ISLAMABAD: The upcoming meeting of the Council of Common Interests (CCI) may take up a highly controversial summary seeking amendments in the Indus River System Authority Act 1992 that might open a Pandora’s box and trigger an “unending” row among the provinces.
Age-old water conflicts among the provinces pertain to the distribution of water, its related infrastructure and theft, which can cause serious damage to country’s economy. Even the ongoing energy crisis being faced by the country for a long time is to some extent largely reasoned as an outcome of persistent water conflicts of the Centre and the provinces.
Though the country had witnessed rule of both democratically elected governments and military-led regimes, it is no exaggeration to say none of them met with success in evolving consensus among the stakeholders.
The ruling PML-N government is no exception in this regard, as so far it has preferred to keep mum towards finding amicable solutions to the demands of provinces and resolving pending water conflicts. But, a summary forwarded by the PTI-led Khyber Pakhtunkhwa government to the CCI, seeking amendments to Section 8 (i) (f) of the IRSA Act 1992 from CCI and a direction to IRSA “to work out the compensation amount along with arrears to Khyber Pakhtunkhwa province by other provinces on account of utilising its share of the water from the platform of CCI, is likely to stir a ‘tsunami’ of politics on political arena of the country in the days ahead especially among the provinces and centre”.
Raising its voice against the proposed amendments, the PML-N led provincial government of Punjab in its comments said it “needs no amendment” and also declared repugnant to the spirit of Water Accord of 1991. Irrigation Department of Punjab further made claims that the province has used much less water than its accorded allocations during both Kharif and Rabi seasons from the year 2001 to 2012-13. “As it would not be possible to determine the component of surplus water of Khyber Pakhtunkhwa share used by the other provinces,” said a copy of the official document signed by a director of theb Irrigation Department, Punjab.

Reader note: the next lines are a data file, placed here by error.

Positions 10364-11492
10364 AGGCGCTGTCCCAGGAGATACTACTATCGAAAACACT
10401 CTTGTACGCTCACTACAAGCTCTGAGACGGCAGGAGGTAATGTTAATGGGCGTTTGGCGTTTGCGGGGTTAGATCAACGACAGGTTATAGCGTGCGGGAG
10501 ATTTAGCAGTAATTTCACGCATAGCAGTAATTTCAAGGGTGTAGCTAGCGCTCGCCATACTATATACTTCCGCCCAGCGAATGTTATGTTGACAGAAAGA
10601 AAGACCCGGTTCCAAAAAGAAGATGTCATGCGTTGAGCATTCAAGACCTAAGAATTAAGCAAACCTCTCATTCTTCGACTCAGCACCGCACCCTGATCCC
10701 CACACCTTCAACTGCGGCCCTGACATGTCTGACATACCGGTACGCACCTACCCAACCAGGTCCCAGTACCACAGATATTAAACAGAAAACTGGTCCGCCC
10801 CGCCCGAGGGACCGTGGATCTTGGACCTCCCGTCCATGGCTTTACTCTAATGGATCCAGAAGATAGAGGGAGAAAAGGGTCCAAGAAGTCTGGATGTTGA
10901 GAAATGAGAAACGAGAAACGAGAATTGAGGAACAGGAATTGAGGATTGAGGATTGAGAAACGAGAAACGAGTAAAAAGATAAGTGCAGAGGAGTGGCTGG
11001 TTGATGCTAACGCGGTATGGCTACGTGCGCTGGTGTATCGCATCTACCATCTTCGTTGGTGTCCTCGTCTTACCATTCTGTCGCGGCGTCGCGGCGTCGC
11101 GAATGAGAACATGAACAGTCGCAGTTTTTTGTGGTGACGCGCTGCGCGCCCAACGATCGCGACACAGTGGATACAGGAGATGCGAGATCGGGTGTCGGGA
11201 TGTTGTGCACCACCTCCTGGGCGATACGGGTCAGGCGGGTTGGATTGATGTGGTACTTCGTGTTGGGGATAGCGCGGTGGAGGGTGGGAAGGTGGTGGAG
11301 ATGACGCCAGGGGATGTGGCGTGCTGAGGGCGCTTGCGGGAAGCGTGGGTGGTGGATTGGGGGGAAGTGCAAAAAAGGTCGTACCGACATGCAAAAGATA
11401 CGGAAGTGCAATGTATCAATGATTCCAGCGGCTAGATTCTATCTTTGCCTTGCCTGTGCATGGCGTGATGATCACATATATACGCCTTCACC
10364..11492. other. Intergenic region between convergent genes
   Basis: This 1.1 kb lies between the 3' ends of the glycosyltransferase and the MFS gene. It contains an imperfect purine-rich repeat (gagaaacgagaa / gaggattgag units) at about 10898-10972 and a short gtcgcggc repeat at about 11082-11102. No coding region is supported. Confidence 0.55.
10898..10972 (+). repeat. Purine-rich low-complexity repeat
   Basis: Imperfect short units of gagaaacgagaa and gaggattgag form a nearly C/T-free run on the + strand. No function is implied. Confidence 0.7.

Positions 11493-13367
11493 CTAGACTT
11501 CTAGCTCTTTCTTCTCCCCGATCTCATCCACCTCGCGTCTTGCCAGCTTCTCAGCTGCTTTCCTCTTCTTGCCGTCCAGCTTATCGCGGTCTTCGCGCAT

Similarly, the PPP-led provincial government of Sindh in its comments on the said summary has questioned the authority of the CCI, saying, “The Council of Common Interests is not a authorised forum to amend any act, including the Indus River System Authority (IRSA) Act. The act was passed by the parliament.” Regarding compensation amount from the provinces, it states, “This cannot be recovered from other provinces in the name of compensation.”
“There is no provision of ‘compensation’ in the water Appointment Accord 1991. IRSA is not authorised to calculate/recover compensation thereof,” reads the document sent by the Irrigation Department of Sindh. The Sindh government also said, “The due share to Khyber Pakhtunkhwa from PSDP (Public Sector Development Programme) for infrastructure should immediately be provided by the federal government, like other provinces.
Likewise, coalition-led Balochistan provincial government has called for making IRSA a powerful forum for resolving water conflicts of the provinces. “IRSA may be empowered to implement its decisions by the provinces,” said Balochistan. The province further says that since it is aggrieved due to the injudicious distribution of water resources; as such any legislation/amendments in IRSA Act that may secure the interests and water rights of the province would be supported for promulgation by this province.
The Council of Common Interests (CCI) likely to meet during next week on May 29 under the chairmanship of Prime Minister Nawaz Sharif, and is likely to take up a summary of Khyber Pakhtunkhwa, seeking endorsements/agreement of the highest forum to proposed amendments in Indus River System Authority Act 1992. Khyber Pakhtunkhwa is of the stand that “as a result of lack of infrastructure Khyber Pakhtunkhwa province is sustaining a loss of approximately 34 percent in the shape of less utilisation of its due share as per water accord 1991.”
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